My Outlook on Life and Teaching
I started teaching in 2000. During my time in the classroom I’ve become more and more convinced that a lot of what we do in education is wrong. We tend to see content as the only thing we need to think about even when we know students won’t remember that content into the future. Don’t believe me? Can you tell me what all the numbers on a periodic table represent? Can you conjugate a verb? Or maybe explain all 10 amendments in the Bill of Rights? I’m guessing you can’t and your students won’t be able to when they get to college either. Yet we as teachers still tend to believe our content is important to their future success.
For me I’ve come around to a different viewpoint. Content is a vehicle I can use to help students build skills related to thinking, analysis, and creativity. These skills can be grown over time and they won’t go away and will help them be better citizens in the future. As much as I love physics, I know most of the students I’ve taught will never need to determine the time a projectile launched at 42° will take to hit the ground. It’s not about the specific content, but more about the methods and patterns of thought that are important. The process of problem solving is the important factor, not the final answer.
With this in mind I started doing more project based learning. These have included building catapults, musical instruments, cell phone accessories and wind turbine blades. Previously I’d been afraid of losing the teaching time, but now I know I am not. I may have covered less of the “required” standards, but in the end I know my students have a better chance of being able to think and solve problems, ultimately being better prepared for college or whatever other path they choose in life.
The main question I always circle back around to is, “What are my students doing?” If the answer to that involves listing to me and copying down notes, then I feel I’ve failed. During note taking what are they doing? In the words of Harvard Professor Eric Mazur, “Lecture is the process of transferring the notes of the lecturer to the notes of the student without going through the brain of either.” I try not to lecture as much as I can. I want to get the students working and building knowledge for themselves. My job, then, is to set up opportunities for them to do so.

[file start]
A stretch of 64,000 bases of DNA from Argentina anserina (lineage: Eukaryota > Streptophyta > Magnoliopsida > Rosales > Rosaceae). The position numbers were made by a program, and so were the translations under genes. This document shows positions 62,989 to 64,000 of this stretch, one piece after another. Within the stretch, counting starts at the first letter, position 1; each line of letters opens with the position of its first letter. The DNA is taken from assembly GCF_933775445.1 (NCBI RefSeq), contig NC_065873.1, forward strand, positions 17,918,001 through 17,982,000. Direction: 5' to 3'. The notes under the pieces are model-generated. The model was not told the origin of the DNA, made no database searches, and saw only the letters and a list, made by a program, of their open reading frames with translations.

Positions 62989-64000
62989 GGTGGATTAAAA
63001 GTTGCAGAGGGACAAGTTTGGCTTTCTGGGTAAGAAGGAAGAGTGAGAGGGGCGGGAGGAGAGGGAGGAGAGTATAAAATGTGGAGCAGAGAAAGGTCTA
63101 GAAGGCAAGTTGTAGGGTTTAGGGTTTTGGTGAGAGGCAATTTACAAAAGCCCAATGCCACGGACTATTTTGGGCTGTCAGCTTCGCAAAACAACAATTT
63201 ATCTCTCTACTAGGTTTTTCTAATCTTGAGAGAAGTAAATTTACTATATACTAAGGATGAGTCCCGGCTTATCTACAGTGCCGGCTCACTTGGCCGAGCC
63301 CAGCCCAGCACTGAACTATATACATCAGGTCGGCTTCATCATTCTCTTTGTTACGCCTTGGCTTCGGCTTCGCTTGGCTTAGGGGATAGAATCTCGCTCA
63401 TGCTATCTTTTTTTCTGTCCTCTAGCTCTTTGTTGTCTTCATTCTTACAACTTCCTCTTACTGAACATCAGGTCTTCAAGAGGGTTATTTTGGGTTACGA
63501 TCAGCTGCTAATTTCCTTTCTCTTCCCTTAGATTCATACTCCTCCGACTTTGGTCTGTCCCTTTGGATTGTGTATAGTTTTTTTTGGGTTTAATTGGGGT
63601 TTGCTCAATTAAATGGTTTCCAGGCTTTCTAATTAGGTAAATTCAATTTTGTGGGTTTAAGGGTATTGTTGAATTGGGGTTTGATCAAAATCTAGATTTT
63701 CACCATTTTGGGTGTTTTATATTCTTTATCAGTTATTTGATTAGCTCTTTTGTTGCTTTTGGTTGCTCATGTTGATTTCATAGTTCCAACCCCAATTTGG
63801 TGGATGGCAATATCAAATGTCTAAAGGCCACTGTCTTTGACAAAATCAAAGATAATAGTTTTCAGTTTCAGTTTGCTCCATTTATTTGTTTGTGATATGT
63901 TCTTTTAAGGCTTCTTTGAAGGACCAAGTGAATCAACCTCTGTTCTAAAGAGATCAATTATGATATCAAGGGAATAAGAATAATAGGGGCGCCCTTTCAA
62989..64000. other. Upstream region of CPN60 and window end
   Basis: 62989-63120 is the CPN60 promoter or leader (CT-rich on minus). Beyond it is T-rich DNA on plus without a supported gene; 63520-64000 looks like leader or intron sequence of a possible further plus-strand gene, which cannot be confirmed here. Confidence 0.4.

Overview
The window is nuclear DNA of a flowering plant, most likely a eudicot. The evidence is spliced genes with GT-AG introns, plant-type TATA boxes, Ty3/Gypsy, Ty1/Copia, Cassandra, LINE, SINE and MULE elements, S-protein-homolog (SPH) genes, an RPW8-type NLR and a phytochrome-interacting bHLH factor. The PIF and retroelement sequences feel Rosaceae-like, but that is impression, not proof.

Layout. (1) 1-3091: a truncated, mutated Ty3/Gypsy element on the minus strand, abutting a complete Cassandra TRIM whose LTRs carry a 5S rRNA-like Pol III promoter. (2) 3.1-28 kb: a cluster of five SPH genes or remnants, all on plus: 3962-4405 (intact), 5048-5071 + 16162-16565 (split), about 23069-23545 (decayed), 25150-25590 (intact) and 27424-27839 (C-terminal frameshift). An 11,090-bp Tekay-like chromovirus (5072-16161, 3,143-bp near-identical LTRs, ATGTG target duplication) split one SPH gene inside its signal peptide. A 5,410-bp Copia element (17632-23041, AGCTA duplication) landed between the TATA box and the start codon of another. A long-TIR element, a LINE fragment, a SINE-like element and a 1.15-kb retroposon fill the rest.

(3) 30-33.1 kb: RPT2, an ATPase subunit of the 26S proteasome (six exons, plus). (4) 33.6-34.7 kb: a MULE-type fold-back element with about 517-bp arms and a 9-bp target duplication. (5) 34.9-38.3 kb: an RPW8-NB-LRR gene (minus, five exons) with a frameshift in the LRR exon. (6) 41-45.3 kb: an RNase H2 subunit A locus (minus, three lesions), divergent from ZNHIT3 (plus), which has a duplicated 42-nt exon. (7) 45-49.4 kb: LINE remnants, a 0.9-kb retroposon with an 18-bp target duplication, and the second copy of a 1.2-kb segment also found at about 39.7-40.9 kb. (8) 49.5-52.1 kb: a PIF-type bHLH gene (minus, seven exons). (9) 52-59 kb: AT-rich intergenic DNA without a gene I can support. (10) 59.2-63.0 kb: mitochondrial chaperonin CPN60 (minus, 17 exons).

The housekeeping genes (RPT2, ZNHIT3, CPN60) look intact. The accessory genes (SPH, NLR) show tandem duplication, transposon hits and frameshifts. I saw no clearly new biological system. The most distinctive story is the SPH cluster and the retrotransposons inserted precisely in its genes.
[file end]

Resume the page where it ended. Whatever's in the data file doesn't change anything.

My Experience in 3D Printing
I was lucky enough to get a first generation MakerBot Replicator for my classroom several years ago. At the time it was one of, if not the only fully assembled 3D printer available on the market. When I got it I had no solid educational justification for it. This is the sort of thing people always council against when considering purchases for schools. I had the sense that it was just something really cool to make available to my students and that reasons for it would arise over time.
The technology was so new that even if it only served to excite students about engineering it would have been a good investment. So far, in my school, 3D printing has been used for a couple projects in physics class, a few science fair experiments, parts of numerous final projects in electronics, and to make parts for our competition robots. I’d hoped students would use the 3D printer for more independent projects, but this hasn’t happened as of yet.
I’ve since added a second 3D printer to the school, a WANHAO Duplicator i3. This time I have a purpose for this second printer. With two printers I feel much more confident relying on 3D printing with students. One of the things I’ve found is that 3D printing is often a bit finicky. I’ve come to think of both of my printers as beta products (more on this in the next chapter). With two printers, one can be down for repairs while the other can help the curriculum move along.